I Wasn’t Always an Atheist and I Won’t Always be One.

When I was young, I was raised to read the bible and children’s books, but my parents never took me church. My uncle died when I was 10 from liver failure, and my mother insisted I accept Jesus, shoving a bible in my hands. So it didn’t seem odd to me while I lived with my dad that I was forced to go to Church and youth group. I didn’t protest because at 13 it was all I knew, I didn’t have any interest in people or drugs or parties, I just read all the time.

Then as I got older, church satisfied me less and less, it wasn’t that I was losing my faith, just that the people didn’t really reflect the values Christ, clearly, laid out; that, and half the things most pastors said didn’t make any sense in relation to reality, I had to go through great mental lengths to justify the paradoxes and inconsistencies.

Eventually I switched churches and met my new friends, we shared two things in those early days, faith and music. We formed a band that didn’t last, but I found out I could drum, and made friends with the person I’d spend nearly half a decade living with.

His name is Scott and he left our band for Las Vegas to work with an organization called Youth With a Mission (YWAM). A traveling missionary, and I followed right in his footsteps. I was so blindly convinced in God that I flew to Las Vegas with about $700 dollars and the prayer that the other $2,300 would arrive during the next three months, and it did. I spent two months overseas in Burma and Thailand feeding the hungry, praying over the sick, consoling prostitutes–whose families had sent away for money. My life became the stories I read as a child, so I came right back to Vegas after it was done. I lived on about $200 a month, all provided by donation, I never worked a job during this two year period. Yet I made it through a lot of America, and even got to help out in Sri Lanka after the Tsunami hit.

Never in my life had I seen such destruction, but the island became so much more to me. It was my last big trip and I met my future on it. In under two I married Jamie. She had been a long time non-believer, she just didn’t want to tell me because she thought I’d leave her. A legitimate concern. I remember one conversation we had when she was nudging me towards the light and she said, “Don’t you think all the those things took a lot longer to develop than just seven or twelve thousand years?”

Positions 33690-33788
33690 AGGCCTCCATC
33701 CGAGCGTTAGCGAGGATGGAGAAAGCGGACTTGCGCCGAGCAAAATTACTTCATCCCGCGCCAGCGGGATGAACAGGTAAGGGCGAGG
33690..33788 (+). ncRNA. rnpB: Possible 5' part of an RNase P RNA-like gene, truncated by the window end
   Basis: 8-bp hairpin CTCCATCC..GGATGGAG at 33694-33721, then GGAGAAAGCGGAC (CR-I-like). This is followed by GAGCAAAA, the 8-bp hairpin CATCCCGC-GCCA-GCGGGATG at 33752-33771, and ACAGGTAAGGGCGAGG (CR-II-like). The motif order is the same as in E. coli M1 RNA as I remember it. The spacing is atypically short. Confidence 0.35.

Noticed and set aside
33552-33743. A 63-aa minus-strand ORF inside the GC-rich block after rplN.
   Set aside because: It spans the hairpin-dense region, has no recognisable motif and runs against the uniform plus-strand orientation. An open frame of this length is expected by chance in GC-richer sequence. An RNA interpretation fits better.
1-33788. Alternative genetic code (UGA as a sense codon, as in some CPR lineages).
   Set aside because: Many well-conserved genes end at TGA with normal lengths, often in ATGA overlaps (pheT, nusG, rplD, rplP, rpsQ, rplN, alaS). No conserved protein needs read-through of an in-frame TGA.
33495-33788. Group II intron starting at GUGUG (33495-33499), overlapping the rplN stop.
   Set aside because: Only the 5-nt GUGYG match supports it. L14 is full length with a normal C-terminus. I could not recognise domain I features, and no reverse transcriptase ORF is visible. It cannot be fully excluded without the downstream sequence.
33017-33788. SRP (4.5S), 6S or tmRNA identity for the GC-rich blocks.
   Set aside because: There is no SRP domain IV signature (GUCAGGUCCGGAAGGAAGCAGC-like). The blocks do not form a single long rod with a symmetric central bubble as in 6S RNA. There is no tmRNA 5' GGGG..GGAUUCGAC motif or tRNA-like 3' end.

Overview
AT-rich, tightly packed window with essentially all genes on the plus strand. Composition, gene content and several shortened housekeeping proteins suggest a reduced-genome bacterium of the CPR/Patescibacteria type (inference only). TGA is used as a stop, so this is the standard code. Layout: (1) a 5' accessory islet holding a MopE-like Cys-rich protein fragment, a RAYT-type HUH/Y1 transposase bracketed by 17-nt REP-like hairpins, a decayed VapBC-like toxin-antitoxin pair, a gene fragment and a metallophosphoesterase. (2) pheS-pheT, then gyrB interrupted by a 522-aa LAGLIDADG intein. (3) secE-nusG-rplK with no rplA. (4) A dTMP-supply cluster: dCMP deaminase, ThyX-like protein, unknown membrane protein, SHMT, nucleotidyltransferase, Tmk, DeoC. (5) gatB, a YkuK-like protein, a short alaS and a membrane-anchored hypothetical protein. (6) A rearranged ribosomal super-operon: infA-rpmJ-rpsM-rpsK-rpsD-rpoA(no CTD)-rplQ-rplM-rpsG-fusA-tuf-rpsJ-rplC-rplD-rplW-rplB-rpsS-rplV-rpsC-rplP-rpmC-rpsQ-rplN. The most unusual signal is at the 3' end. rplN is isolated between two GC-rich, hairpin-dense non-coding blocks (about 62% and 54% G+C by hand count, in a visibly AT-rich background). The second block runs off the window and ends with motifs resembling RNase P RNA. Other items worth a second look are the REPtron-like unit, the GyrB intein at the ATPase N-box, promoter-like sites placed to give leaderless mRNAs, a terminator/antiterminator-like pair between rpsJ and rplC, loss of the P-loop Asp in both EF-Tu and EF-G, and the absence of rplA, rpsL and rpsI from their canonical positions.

My big answer then was, “God made it in progress, made everything a few thousand years ago as if it had existed for as long as scientists claim.” So when you think there’s no hope for someone, think about that. Later at a book store she introduced me to How We Believe by Michael Shermer, at that point in my life that book answered all my questions, and put me on the path to atheism.

Now I’ve found myself in the position where I no longer wish to be filtered though a self-imposed lens. I don’t know exactly what that looks like, but I know that calling myself an atheist, or this, or whatever narrows people’s perception of me. I find labels slightly extremist, so why I do brand myself to what can easily become another herd; another agenda.


6 thoughts on “I Wasn’t Always an Atheist and I Won’t Always be One.

  1. Labels used to give me an odd feeling as well till I figured out there are at least a dozen which fit my particular take on life and the universe, If anyone thinks atheist is negative or stigmatizing I simply pull out a few of the others: Nihilist, monist, materialist, antitheist and so on. Atheism is just one aspect of me, it doesn’t define me.

    Liked by 1 person

    1. That’s fair too, my concern is that labels oversimplify things and can bring people to conclusions that aren’t true. And I’m not sure if want to call myself an atheist because it required faith, that’s something I’d like to step away from.


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